Does Smith really think a cut of $1.4 billion to $950 million is such a big deal? Well, yeah, actually. “Don’t you think the United States is under threat when you’re in debt up to your eyeballs, when you’re borrowing 40 cents on the dollar to underwrite your service?” Mica exploded. “You’re aware that every ticket on Amtrak last year was underwritten more than $40 per passenger ticket? You’re aware of that?”

 

Mica railed against Amtrak’s “Soviet-style operations” and the money losses on food service aboard the trains and asked Smith if he should “go back and tell that mother [of the soldier not getting hot breakfasts], ‘You know, we need to put this money into Amtrak; we can’t take any cuts out of Amtrak.'”

 

To which John Robert Smith firmly replied: “That’s a false choice, Congressman.”

Indeed, you don’t have to take the word of DC Streetsblog about the exchange, as it has been put up on youtube:

Jul 15 2013

La Marseillaise

(an annual tradition)

Arise, children of the Fatherland,

The day of glory has arrived!

Against us of the tyranny

The bloody banner is raised,

The bloody banner is raised,

Do you hear, in the countryside,

The roar of those ferocious soldiers?

They’re coming right into your arms

To slit the throats your sons and your companions!

Chorus

To arms, citizens,

Form your battalions,

Let’s march, let’s march!

That tainted blood

Water our furrows!

What does this horde of slaves,

Of traitors and conjured kings want?

For whom are these vile chains,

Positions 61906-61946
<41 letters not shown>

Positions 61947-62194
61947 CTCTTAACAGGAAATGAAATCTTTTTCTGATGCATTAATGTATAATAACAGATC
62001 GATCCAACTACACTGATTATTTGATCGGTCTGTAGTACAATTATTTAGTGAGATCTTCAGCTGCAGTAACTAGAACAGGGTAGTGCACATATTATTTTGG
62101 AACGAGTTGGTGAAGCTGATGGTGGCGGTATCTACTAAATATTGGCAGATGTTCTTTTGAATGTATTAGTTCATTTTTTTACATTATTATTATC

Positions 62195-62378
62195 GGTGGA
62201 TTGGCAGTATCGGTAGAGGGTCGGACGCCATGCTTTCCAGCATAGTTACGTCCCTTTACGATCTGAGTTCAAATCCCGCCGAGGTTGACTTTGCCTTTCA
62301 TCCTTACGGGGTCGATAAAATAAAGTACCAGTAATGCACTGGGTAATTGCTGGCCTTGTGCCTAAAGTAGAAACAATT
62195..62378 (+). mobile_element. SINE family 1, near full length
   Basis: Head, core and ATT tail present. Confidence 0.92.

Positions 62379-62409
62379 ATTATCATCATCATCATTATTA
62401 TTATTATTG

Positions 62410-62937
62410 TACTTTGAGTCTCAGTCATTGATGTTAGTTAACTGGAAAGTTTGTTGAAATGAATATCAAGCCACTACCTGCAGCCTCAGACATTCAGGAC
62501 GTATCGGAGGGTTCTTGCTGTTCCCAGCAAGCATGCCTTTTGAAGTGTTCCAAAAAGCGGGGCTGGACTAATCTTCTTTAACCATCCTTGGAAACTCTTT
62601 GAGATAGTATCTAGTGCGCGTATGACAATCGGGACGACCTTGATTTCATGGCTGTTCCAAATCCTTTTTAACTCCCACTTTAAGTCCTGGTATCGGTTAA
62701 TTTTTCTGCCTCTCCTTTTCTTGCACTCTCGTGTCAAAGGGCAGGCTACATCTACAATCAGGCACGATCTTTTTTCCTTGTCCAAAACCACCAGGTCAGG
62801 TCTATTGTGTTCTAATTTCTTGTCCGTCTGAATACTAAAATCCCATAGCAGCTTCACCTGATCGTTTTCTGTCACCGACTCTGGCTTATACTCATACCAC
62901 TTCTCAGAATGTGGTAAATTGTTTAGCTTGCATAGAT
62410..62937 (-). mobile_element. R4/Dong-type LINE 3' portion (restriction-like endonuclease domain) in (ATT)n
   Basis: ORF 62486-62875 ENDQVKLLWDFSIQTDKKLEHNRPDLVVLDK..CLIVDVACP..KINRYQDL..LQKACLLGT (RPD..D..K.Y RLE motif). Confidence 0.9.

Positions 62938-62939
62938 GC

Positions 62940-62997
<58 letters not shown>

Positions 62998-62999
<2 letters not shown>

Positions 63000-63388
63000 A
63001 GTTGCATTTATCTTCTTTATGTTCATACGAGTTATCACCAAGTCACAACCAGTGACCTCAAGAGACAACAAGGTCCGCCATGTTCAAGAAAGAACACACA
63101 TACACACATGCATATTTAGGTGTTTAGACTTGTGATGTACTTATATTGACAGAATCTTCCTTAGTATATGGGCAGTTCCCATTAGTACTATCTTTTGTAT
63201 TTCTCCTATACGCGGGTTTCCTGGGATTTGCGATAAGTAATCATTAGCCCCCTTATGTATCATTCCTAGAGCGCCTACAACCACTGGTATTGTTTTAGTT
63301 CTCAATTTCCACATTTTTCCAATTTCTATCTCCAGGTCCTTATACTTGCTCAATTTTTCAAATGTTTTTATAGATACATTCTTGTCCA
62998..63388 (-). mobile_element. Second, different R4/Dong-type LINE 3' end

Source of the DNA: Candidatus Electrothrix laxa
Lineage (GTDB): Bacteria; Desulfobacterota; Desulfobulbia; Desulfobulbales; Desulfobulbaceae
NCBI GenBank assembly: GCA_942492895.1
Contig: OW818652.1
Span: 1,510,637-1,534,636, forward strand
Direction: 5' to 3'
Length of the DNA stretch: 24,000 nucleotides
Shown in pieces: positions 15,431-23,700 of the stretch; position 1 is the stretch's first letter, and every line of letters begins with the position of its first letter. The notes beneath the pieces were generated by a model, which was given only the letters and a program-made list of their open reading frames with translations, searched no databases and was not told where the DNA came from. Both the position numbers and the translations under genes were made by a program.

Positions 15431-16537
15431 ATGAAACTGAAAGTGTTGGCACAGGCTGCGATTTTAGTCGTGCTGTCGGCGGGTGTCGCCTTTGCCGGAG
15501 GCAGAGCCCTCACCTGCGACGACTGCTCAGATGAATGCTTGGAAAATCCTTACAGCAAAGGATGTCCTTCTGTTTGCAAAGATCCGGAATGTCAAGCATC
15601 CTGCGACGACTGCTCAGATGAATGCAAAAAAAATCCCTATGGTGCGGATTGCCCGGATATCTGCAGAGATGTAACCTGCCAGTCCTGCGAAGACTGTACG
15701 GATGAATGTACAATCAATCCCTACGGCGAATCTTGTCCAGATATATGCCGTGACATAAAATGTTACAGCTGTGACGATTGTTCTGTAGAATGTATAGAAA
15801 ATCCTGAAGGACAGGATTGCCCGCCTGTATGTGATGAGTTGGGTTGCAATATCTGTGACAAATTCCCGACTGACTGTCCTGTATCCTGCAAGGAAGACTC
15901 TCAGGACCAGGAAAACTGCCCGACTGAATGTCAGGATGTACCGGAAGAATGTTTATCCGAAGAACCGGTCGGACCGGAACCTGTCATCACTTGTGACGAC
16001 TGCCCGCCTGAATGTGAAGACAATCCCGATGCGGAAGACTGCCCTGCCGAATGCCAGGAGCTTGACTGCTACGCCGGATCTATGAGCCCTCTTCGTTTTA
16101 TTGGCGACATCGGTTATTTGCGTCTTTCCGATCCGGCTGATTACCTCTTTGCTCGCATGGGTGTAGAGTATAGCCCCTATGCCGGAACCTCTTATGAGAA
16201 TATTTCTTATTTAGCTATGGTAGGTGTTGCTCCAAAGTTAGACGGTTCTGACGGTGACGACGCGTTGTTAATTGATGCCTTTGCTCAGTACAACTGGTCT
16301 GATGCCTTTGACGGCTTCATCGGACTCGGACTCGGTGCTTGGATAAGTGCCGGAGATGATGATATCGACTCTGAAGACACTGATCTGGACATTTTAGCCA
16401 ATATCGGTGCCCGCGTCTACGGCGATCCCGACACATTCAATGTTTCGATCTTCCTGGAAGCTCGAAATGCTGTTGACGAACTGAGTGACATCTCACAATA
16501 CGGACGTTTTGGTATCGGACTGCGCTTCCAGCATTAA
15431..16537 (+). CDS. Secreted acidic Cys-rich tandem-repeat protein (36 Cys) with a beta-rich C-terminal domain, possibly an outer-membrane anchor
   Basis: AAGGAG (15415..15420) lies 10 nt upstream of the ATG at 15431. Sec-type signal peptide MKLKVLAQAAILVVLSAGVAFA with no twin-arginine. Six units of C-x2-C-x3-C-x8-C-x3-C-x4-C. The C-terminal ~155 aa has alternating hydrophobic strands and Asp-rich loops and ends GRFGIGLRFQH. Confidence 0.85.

These long-prepared irons?

These long-prepared irons?

Frenchmen, for us, ah! What outrage

What fury it must arouse!

It is us they dare plan

To return to the old slavery!

Aux armes, citoyens…

What! Foreign cohorts

Would make the law in our homes!

What! These mercenary phalanxes

Would strike down our proud warriors!

Would strike down our proud warriors!

Great God ! By chained hands

Our brows would yield under the yoke

Vile despots would have themselves

The masters of our destinies!

Aux armes, citoyens…

Tremble, tyrants and you traitors

The shame of all parties,

Tremble! Your parricidal schemes

Will finally receive their reward!

Will finally receive their reward!

Everyone is a soldier to combat you

If they fall, our young heroes,

The earth will produce new ones,

Ready to fight against you!

Aux armes, citoyens…

Frenchmen, as magnanimous warriors,

You bear or hold back your blows!

You spare those sorry victims,

Who arm against us with regret.

Who arm against us with regret.

But not these bloodthirsty despots,

These accomplices of Bouillé,

All these tigers who, mercilessly,

Rip their mother’s breast!

Aux armes, citoyens…

Sacred love of the Fatherland,

Lead, support our avenging arms

Liberty, cherished Liberty,

Fight with thy defenders!

Fight with thy defenders!

Under our flags, shall victory

Hurry to thy manly accents,

That thy expiring enemies,

See thy triumph and our glory!

Aux armes, citoyens…

(Children’s Verse)

We shall enter in the (military) career

When our elders are no longer there,

There we shall find their dust

And the trace of their virtues

And the trace of their virtues

Much less jealous to survive them

Than to share their coffins,

We shall have the sublime pride

Of avenging or following them

Aux armes, citoyens…